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Witch Hunt: Of The Blood.

Today I’m pleased to introduce the fantastic anthology: Witch Hunt: Of The Blood. Before I introduce the very talented writers, here’s a little about the book.

 

Five novellas based on Devin O’Branagan’s bestselling novel, Witch Hunt!

 

You’ve closed the cover on Witch Hunt, but the story isn’t over … yet! Devin O’Branagan has handpicked writers to take up her characters’ stories and explore what happens next.

The anthology begins with O’Branagan’s own novella about Hawthorne matriarch, Vivian. Vivian and her fellow British witches work together to prevent a Nazi invasion during World War II. Then there is Colonial maiden, Bridget, who struggles with the guilt of failing her family in Salem, 1692. Her younger sister, Prissy, mysteriously disappears and finds another magical world. Julia, torn by family loyalties, love, and her spiritual quest, pays a huge price to continue the bloodline. And Miranda uses her powers against the great influenza outbreak of 1918—but finds the ultimate foe is prejudice against her kind.

Discover what was left out of Witch Hunt and revisit your favorite characters with these exciting novellas. The story isn’t done until the battle’s lost and won.

This anthology contains novellas by Devin O’Branagan, Suzanne Hayes Campbell, Keri Lake, K.L. Schwengel, and Krista Walsh.

All five authors of the anthology are available for discussion at Devin’s writers’ forum. This is the link to chat with them: Chat With The Authors!

Witch Hunt: Of the Blood is available in both print and eBook formats and may be found at AmazonB&N, and Smashwords. (Smashwords provides copies compatible with almost all types of eReaders including Sony, Apple, Kobo, etc.) It is also available internationally via Amazon worldwide!

Two of the stories in this anthology are bridges to the upcoming sequel, Witch Hunt: Resistance, which will be released in 2013.

The original Witch Hunt is an international bestseller first published by Simon & Schuster’s Pocket Books. It has been translated into German and Turkish and is consistently on the bestseller lists. It is the story of 300+ years in the history of a family of witches, from the time of the Salem trials to a modern-day witch hunt. It begs the question: could it happen again?

Witch Hunt is available as both a paperback and an eBook. It is available at AmazonB&N, and Smashwords.

 

But that’s not all. Before they all had to go, I had the opportunity to ask one question.

What have your writing credits been to date, and what are you currently working on?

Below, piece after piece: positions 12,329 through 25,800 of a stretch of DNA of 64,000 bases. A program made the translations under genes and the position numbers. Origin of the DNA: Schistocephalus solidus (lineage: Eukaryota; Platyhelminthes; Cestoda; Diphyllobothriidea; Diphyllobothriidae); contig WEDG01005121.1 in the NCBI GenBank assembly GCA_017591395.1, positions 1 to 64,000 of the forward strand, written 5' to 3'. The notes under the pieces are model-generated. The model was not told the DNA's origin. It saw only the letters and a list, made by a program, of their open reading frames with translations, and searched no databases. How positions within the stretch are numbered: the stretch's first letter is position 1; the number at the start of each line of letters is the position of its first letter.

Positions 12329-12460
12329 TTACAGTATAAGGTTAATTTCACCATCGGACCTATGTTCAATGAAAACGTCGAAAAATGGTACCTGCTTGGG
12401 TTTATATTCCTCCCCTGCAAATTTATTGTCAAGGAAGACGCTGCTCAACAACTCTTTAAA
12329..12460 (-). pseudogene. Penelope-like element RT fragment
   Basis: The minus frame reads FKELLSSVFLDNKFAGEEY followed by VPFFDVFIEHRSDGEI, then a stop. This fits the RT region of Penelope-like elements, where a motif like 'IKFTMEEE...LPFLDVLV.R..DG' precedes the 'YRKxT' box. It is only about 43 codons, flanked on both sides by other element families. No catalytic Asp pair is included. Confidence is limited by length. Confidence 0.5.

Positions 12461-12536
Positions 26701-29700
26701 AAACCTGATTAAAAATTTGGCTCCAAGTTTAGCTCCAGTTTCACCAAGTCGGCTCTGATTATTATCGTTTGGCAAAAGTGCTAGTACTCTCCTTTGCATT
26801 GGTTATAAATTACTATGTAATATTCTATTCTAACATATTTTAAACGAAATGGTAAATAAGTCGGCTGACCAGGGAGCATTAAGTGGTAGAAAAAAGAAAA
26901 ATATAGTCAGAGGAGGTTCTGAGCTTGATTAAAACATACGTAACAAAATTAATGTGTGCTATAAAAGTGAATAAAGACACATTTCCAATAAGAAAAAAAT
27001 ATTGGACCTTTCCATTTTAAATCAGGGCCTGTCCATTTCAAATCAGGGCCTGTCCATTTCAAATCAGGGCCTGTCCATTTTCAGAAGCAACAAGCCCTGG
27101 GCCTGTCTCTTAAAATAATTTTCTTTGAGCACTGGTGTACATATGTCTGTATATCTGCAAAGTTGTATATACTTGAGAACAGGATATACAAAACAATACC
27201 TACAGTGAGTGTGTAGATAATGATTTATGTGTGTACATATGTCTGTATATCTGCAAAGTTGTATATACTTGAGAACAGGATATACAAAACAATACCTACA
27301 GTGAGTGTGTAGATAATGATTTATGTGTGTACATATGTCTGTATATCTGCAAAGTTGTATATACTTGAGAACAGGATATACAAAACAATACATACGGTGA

Suzanne Hayes Campbell:

This is my first published fiction of note. I have placed a few poems, and won some very minor contests, but this is the first fiction of any length to be published. However, my job as a book designer has put my work in the hands of tens of thousands of readers*. My design work— *inserts shameless plug: http://www.suecampbellgraphicdesign.com* unless you count pithy captions and compelling flap copy. (Well I count it, even if nobody else does.) The design of books is not only my job, but my passion. Along with writing. (Though it pays better.)

*unsubstantiated estimate—who knows? It’s probably a lot more.

Krista Walsh:

I have one contribution in the Day of Demons anthology, called “The Serpent’s Kiss”, and another in the Bleeding Ink anthology called “The Night Belongs to Me”, both of which came out in 2012. I’m currently editing a fantasy novel called Evensong, which I hope will see the light of day sometime in 2013!

Keri Lake:

I published my first novel in December 2011, titled Somnium (Halos, #1).  In February, I’ll be releasing the first in a new series, Soul Avenged (Sons of Wrath, #1).  I recently completed the second book of the Sons of Wrath series and will be preparing Requiem (Halos, #2) for publication later this year.

K.L. Schwengel:

This is my fiction writing debut, unless you count poetry. Many moons ago I published a handful of poems in various places. I’ve also written articles on my other passion, stockdog training. Currently I’m working on the second book in my fantasy series, the first of which should be coming out this month.

Devin O’Branagan:

My first two novels were published in 1988 and 1990 by Simon & Schuster’s Pocket Books. They were Spirit Warriors and the original edition of Witch Hunt. Both of those novels were subsequently published by Heyne Verlag in German. I then took a long break from writing and returned in 2008 with Red Hot Property, the first of The Red Hot Novels, a comic-mystery trilogy. Since then I’ve published seven novels in a variety of genres including YA urban fantasy, humor, and paranormal thriller. Most have hit Amazon’s Paid Bestsellers Lists and all are doing well. Turkish publisher Dogan Egmont just published Witch Hunt and is now considering Witch Hunt: Of the Blood. Themes of my novels include near-death experience, life from a dog’s perspective, dystopian survival, and, yes, a modern witch hunt. I also write a humor column for TAILS Magazine. Currently I am working on the sequel to Witch Hunt, a novel titled Witch Hunt: Resistance, and the second novella in my Show Dog Diaries series. Please check out my website to learn more about my books, my humor column, my writers’ forum, and the work I do to support animal rescue: http://www.DevinWrites.com